from that. in her interview she essentially admitted, unmasked or asked intel agencies to unmask some. stuff. but when asked the same question, whether she any idea unmasking in some much these areas on pbs a couple weeks ago, here is what she said. >> i know nothing about this. i was surprised to see reports from chairman nunes on that count. david: consistency there. >> notice, andrea mitchell said to her, have you unmasked for political reasons? her reason was i did not unmask for political reasons, there is parsing of words going on. there is something going on. there is definitely something going on here. how did the media react? ignored it after saying for so long that donald trump had no grounds to say what he was saying. cnn, they're the best, cnn has been on a jihad attacking media for reporting the story. david: right. >> if you're donald trump, no wonder you call them fake news.
no wonder you attack them every single day. the public seen this, that media make no every whatsoever to be fair and balanced. none whatsoever. david: we'll certainly stay on the story. there are two russian stories. did the obama administration spy on donald trump. we know the mainstream media will not cover it. we will, the other question is the trump team conspire with the russians. so far, every time an intel official has been asked this question, saying we don't have evidence of that, there is smoke but there is no fire. on other hand with the first story did the obama administration spy on trump team, there is some fire? >> there has been non-stop, countless, innumerable stories done about these allegations of a trump campaign conspiring with the russians. not one single, piece of evidence has come up to point to that allegation. they are searching and searching and searching and looking for something. now if they're going to do that, fine. but where are they, when there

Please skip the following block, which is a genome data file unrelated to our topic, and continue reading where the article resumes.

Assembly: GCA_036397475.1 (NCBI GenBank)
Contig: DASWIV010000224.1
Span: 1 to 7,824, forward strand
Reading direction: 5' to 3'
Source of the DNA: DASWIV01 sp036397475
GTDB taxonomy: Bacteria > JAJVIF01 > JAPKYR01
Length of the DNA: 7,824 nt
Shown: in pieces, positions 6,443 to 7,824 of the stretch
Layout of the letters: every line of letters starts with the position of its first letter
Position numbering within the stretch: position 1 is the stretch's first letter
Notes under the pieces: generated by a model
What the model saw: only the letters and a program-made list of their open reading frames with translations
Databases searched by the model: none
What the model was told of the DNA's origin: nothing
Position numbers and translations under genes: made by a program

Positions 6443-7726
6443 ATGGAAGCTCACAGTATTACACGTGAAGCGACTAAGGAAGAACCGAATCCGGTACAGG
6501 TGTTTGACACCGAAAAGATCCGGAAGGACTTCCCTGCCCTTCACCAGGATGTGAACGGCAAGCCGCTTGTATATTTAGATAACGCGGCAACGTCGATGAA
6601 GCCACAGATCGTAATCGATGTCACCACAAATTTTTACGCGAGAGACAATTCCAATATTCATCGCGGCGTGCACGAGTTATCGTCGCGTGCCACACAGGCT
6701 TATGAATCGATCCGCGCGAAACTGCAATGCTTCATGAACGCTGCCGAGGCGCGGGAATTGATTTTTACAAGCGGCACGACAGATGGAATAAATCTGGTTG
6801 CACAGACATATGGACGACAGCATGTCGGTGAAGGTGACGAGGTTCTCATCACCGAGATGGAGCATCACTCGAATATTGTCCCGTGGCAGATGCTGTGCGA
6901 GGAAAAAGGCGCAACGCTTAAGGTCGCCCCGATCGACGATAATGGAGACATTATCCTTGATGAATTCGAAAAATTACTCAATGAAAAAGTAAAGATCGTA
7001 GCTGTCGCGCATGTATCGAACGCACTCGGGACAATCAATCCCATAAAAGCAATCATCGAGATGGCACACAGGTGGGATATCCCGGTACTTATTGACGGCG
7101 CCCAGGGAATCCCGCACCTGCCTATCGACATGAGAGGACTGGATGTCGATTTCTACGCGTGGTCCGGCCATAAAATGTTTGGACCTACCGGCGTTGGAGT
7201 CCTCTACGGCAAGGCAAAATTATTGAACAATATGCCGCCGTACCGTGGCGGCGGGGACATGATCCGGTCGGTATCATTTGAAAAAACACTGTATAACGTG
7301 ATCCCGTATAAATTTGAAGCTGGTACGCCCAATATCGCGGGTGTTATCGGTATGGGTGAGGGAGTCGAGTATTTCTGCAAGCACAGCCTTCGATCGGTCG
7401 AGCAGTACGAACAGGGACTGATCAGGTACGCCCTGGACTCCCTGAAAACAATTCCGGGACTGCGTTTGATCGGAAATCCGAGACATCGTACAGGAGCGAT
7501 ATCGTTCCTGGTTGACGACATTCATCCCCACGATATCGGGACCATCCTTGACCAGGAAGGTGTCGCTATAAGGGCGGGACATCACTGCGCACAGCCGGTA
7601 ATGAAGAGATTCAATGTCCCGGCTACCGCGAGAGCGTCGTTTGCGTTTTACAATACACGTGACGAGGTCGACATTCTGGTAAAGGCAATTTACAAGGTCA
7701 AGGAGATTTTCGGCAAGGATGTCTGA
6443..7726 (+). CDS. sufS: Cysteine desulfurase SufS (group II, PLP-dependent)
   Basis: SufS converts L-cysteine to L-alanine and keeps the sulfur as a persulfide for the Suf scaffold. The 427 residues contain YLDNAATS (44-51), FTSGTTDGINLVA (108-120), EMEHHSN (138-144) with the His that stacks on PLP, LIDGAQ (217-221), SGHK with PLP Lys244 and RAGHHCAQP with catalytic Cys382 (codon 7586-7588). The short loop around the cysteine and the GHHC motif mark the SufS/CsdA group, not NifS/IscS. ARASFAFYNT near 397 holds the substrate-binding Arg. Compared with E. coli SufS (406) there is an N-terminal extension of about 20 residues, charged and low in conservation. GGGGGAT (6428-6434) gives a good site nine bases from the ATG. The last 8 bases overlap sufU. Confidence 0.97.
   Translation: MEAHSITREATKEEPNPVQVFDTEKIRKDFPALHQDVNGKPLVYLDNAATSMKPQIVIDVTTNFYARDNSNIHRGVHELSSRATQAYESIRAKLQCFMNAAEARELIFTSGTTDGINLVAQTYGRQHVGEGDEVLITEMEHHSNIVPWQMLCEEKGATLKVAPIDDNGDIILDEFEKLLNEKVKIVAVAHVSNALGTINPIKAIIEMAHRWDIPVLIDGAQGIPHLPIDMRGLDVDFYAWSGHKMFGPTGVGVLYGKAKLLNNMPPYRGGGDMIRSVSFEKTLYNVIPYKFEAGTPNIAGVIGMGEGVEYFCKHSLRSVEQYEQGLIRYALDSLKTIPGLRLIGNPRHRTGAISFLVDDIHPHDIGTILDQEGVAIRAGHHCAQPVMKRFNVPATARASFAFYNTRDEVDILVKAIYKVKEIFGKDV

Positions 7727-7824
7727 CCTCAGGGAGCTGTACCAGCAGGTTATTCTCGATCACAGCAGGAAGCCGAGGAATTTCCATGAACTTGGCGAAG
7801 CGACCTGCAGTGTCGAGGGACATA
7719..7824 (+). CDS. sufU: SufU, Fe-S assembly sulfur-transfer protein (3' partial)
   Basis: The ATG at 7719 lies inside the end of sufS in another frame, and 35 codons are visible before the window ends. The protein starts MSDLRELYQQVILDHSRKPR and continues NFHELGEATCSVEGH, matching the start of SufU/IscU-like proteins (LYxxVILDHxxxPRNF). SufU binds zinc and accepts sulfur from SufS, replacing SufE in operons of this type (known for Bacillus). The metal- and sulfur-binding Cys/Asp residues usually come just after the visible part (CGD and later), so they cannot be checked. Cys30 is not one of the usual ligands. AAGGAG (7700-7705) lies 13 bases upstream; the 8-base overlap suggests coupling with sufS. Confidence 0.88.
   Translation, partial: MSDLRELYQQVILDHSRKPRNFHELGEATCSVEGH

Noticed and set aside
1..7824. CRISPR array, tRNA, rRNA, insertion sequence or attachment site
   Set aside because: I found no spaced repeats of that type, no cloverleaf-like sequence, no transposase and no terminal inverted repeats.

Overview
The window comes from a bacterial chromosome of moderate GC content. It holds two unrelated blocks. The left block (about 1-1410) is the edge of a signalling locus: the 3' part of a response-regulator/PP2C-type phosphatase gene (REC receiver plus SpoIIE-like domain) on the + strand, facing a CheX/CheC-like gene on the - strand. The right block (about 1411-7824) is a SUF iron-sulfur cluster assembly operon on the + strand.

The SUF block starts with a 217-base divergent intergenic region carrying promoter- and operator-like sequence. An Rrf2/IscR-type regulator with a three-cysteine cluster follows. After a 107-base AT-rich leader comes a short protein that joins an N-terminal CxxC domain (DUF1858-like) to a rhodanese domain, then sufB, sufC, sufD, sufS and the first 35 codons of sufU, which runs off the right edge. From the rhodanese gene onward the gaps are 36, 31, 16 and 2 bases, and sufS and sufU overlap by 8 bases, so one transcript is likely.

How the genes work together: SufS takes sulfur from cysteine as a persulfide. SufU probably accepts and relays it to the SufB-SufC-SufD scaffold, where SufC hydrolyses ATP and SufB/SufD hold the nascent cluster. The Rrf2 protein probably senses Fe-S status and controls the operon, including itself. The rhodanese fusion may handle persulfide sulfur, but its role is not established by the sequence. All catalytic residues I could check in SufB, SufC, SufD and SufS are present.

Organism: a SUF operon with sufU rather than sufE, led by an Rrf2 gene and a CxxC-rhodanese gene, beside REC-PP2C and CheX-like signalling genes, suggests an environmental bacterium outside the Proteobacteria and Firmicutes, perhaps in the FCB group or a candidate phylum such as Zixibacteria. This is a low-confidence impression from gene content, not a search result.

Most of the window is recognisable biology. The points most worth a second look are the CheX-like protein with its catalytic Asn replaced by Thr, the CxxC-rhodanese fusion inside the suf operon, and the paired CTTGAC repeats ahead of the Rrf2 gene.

is evidence in the opposite direction. david: all right. we know where they have been with susan rice. they're just not accountable at all? they just totally ignore it. we have to leave it at that brent bozell, good to see you. melissa. melissa: as the sanctuary city showdown heats up, california is taking bateven further. congressman tom mcclintock is here this. cot aftermath be damaging to our nation. >> fair-minded folks respect sincerely-held political differences. i know i do, but political hit jobs are obvious. we now have an opposition agenda, primarily based on hatred, not what is best for the country.
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enforcement from cooperating with federal immigration officials in act of defiance against president trump's immigration crackdown. weighing in on implications of the bill, republican congressman from california, tom mcclintock. there is tendency, congressman here in the east to dismiss what happens from california until we realize that is more than 10% of the u.s. population. if more than 10% of the u.s. population is in defiance of federal rules and laws, that's kind of, kind of scary, is it not? >> it is but i also have to say i've got county sheriffs in my district who are mad as hell about this. their responsibility is to keep their citizens safe. they understand this makes california a very dangerous place. they want nothing to do with this state law. david: by the way, do you think that because of the state law, those criminal aliens who are in other parts of the united states might migrate towards california and take up residence there? >> i don't think there is any